About Jackson Meeks
Aside from my research at Penn State, I also like to play the guitar and drums, as well as draw and paint. I'm fascinated, as I've mentioned, by artificial intelligence, and I'm also very interested in nanoscale materials built for the purpose of energy demands. I like to program in my spare time, as well as spend time with my wife and daughter.
I've known a lot of people that have mentioned they were bored in their free time, but I can't really remember the last time that happened to me. I'm not sure that I know many people who have as many different interests as me, and I would say that this is both a strength and a weakness -
a strength because it means that I love what I do and am a hard worker - and a weakness because I'm not very good at knowing when it's time to settle down and take a break. However, given the choice, I would much rather be busy and involved in work I love over not having any work to do and all the time in the world. That's one of the many reasons I'm very thankful to do what I do.
I am using COMSOL and Ansys HFSS to simulate and optimize photodetector properties, such as their absorption efficiencies as a function of wavelength and the current output of the device. My goal is to optimize a photodetector cell that works via the Schottky barrier effect, where we have a metal contacting an n-type semiconductor. When a photon of sufficient energy strikes the n-type semiconductor, a “hot” electron is generated that can then travel through the metal and generate a small current. There are many uses for this current, including use in optical devices such as cameras or night vision goggles (when the absorption frequency is lower and more in the infrared spectrum). The reason a metal-semiconductor interface is used instead of a semiconductor-semiconductor interface (such as in a typical diode) is because Schottky barrier devices have a faster response time than typical diodes, and also respond more efficiently to lower energy light.
The goal of my research, as I mentioned, is to optimize the absorption characteristics of the device over multiple wavelengths, as well as the current, with the help of a nanoparticle surface coating. I will use neural networks to aid my search, using a similar technique to that used by Hanakata et al., in 2018, where they used neural networks (NNs) in conjunction with molecular dynamics (MD) to help them find graphene sheet structures with a maximum average yield strain (this is a very good paper, for those who are interested). The way they accomplished this was by taking all of the possible graphene sheet configurations (where different sheets had different sections of the graphene cut out) and randomly selecting 100 of them,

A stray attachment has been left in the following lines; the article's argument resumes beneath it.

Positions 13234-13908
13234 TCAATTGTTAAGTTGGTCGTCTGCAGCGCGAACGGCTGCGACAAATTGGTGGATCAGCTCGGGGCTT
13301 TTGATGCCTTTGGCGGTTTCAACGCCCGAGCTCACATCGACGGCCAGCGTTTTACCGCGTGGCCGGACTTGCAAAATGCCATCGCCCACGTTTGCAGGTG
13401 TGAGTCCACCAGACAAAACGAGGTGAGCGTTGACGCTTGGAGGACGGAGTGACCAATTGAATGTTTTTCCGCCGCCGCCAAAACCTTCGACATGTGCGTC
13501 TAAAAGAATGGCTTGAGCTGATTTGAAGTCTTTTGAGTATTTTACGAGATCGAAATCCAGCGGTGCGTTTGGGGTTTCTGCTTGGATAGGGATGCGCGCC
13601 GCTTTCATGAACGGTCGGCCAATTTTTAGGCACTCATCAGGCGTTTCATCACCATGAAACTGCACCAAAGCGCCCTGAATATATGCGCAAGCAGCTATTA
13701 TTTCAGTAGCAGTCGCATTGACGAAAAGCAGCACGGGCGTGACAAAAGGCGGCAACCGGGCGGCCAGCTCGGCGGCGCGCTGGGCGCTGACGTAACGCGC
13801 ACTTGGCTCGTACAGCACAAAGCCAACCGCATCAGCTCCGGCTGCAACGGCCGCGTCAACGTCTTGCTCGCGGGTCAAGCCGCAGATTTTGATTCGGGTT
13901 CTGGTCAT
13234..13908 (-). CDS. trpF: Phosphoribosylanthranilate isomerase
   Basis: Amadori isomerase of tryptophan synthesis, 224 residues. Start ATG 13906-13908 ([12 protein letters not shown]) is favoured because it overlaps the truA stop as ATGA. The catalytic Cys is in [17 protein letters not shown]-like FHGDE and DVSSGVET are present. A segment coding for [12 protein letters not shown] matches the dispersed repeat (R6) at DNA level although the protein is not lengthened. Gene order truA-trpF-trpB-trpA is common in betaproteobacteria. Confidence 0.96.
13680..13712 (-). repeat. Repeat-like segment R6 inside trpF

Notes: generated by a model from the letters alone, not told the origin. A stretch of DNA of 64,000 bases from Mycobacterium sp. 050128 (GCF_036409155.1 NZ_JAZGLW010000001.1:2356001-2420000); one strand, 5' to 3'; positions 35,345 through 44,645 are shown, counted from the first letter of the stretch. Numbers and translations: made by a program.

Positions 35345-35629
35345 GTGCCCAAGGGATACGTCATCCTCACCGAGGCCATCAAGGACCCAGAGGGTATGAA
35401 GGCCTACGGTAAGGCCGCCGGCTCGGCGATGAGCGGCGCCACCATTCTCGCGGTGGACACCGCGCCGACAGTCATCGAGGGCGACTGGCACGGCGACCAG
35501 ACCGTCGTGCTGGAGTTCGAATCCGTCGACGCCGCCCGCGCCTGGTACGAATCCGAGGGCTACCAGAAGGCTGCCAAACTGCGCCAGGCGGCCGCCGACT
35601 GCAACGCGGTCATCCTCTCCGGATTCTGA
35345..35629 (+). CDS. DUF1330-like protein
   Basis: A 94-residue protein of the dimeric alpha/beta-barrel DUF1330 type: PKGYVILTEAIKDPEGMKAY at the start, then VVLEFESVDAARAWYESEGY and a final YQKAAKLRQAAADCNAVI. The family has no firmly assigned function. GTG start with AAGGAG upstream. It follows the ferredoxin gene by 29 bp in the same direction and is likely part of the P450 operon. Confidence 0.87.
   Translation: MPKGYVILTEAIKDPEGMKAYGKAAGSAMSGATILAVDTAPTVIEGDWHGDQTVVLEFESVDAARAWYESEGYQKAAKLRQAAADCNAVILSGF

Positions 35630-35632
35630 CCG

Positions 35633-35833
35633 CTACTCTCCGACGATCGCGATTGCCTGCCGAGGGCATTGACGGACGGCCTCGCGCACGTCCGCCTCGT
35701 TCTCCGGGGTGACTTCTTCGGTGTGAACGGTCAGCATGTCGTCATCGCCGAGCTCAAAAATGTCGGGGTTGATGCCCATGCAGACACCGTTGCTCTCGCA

running MD on them and taking the average strain yield that was derived from the simulations. Then, they trained a convolutional neural network on those results, with the graphene shape as input, and the output being the predicted strain yield. Then, the researchers used the neural network to much more efficiently predict the strain yields of all the other possible configurations of graphene (which would be computationally infeasible with MD). They took the top 100 results of this step, and then ran MD again on the 100 configurations of graphene that gave the highest predicted strain yield, followed by further training the NN on these results. This way, the researchers were able to iteratively hone in on the best configuration of graphene, in terms of a high average strain yield, with the aid of a neural network that significantly decreased their time spent searching.
I am using a similar technique to that described by Hanakata et al., using simulations in COMSOL and HFSS via the finite-element method (FEM) to hone in on photodetector designs (where my parameters are nanoparticle/surface characteristics and material types/thicknesses).
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